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The Body Language Project

 The Body Language Project is a creative art program which helps participants to express themselves and their feelings through art. Many of the marginalised people I work with have experienced domestic violence, neglect, abuse, isolation and fear. Art can make them feel better, boost their self-esteem and morale, and help them to problem solve creatively. The Body Language Project aims to foster resilience through creative processes and improve mental wellbeing, self-esteem, self-identity and social connectedness skills. Through a process over five weeks, one day each week, participants work to develop and expand on an initial theme starting from scratch plastering the mould through to completion. Creating plaster torsos helps them create an external expression of their personal journey in a way that is emotional, honest and often thought provoking. This enables them to experience a sense of identity and ownership, expressing what they feel on the inside and creating it on the outside of their plaster torso. The participants learn vital skills such as team work, compassion, inner strength and confidence.
The Body Language Project enables participants to develop an expressive language and provides a first step into more connected relationships by tapping into creativity and offering a form of non-threatening communication over which the person has control. When participants enter the art room, they find drawing materials and other forms of media on a table. They are invited to draw how they are feeling about their life choices or an issue they are passionate about and even to make a statement in images that represent their feelings about being in a therapeutic setting.
This casual approach is a surprise and counteracts the fears of exposure and pain. The participants soon realise it is not about verbal cross-examination. Instead, I am interested in their opinions of their world as expressed through imagery.
At the conclusion of the workshops, participants of the Body Language Project are invited to exhibit their completed pieces.
Resilience can be a strong factor in delaying or preventing alcohol and drug use in youth.  Creativity is one of seven resiliency strengths and can boost self-esteem, increase coping skills, and help address existing concerns (Wolin & Wolin: 1993; Prescott et al :2008). Creative arts activities also provide a distraction from dealing with painful circumstance, an opportunity to reshape reality and to formulate future goals and changes. Resilience and the creative process are reciprocal:  Not only is creativity an aspect of resilient behaviour; it also fosters resilience.
Art programs like this one encourage discussion and dialogue between teachers and students regardless of age and set the stage for regular self-expression and reducing delinquent behaviour.
The Body Language Project helps young people build social competence and effective problem-solving skills (e.g. cooperation, communication). Youth participants in community-based arts initiatives express having greater tolerance and respect for difference (Heath & Roach: 1998). They also develop coping strategies that enable them to better handle conflict.  Research indicates that community-based arts initiatives are an effective strategy to reduce risk factors contributing to drug and substance abuse (Gasman & Anderson-Thompkins: 2003). These initiatives allow participants to develop protective factors such as caring relationships with adults, the ability to resist negative peer pressures and the opportunity to build positive self-esteem while fostering resiliency.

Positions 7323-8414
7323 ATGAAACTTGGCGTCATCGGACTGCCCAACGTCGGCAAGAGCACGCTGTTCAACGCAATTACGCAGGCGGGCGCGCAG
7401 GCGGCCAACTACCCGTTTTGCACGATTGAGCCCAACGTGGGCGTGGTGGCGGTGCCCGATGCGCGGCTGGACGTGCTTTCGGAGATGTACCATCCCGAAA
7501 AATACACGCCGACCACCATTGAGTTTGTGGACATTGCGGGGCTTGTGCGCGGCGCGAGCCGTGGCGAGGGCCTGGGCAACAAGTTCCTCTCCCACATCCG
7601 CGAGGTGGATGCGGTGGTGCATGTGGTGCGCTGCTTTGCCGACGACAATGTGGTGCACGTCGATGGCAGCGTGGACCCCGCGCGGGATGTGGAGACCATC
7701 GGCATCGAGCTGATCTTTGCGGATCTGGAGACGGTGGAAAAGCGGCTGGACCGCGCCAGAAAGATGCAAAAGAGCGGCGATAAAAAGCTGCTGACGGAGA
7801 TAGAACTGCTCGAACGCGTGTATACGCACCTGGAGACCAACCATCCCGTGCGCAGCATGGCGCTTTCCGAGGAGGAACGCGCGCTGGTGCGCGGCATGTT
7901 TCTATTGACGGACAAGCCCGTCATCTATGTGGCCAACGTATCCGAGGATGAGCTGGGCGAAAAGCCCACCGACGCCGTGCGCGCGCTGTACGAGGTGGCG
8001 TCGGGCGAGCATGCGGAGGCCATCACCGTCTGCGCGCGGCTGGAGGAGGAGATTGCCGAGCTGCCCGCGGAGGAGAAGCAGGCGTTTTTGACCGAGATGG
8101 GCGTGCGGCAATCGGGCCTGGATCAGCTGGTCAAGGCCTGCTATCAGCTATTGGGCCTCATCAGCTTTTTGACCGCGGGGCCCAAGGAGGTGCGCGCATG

The Body Language Project validates and empowers the uniqueness of each person. Making an object out of an idea puts a powerful tool in the hands of a person feeling fragile and unworthy.  In the words of one participant, Shane Try, “All the emotions that I used to feel in the past, I just wanted to express it through art so other people could see that there’s other ways of letting it out.”  At 20 years old, Shane had always enjoyed art and sculpture but said the workshop was the first time he had consciously used art to express such raw emotions.
Gasman, M., & Anderson-Thompkins, S. (2003). A renaissance on the eastside: Motivating inner-city youth through art. Journal of Education for Students Places At Risk, 8(4), 429-450.
Heath, S. B., Soep, E., & Roach, A. (1998). Living the arts through language+ learning: A report on community-based youth organizations. Americans for the Arts.
Prescott, M. V., Sekendur, B., Bailey, B., & Hoshino, J. (2008). Art making as a component and facilitator of resiliency with homeless youth. Art Therapy, 25(4), 156-163.
Wolin, S.J., & Wolin, S., (1993) The Resilient Self. New York: Villard Books.


Evangeline Goodfellow has been the Arts Trainer for BoysTown since 2008 and has a background in Creative Arts, Community Welfare Work and Youth Work. She facilitates, delivers and develops art programs for the wider community, especially those that are marginalized, at–risk and without a voice.
Being an artist for 20 years, Evangeline has experienced art’s healing power in helping people express emotions and overcome pain. She developed The Body Language Project nine years ago as a way to encourage young people to break down barriers that were holding them back using art as their voice. A highlight was displaying Body Language Project torsos created by young people from Logan in the Brisbane Festival at the Queensland Performing Arts Centre last year, with Debbie Allen’s Dance Troop from Fame. Evangeline aims to nurture creativity, self-expression and the personal confidence of marginalised people through the arts.

For further information about this project, phone 0412 959 160 or email
Featured image: Cover image from The Body Language Project 2012 by Evangeline Goodfellow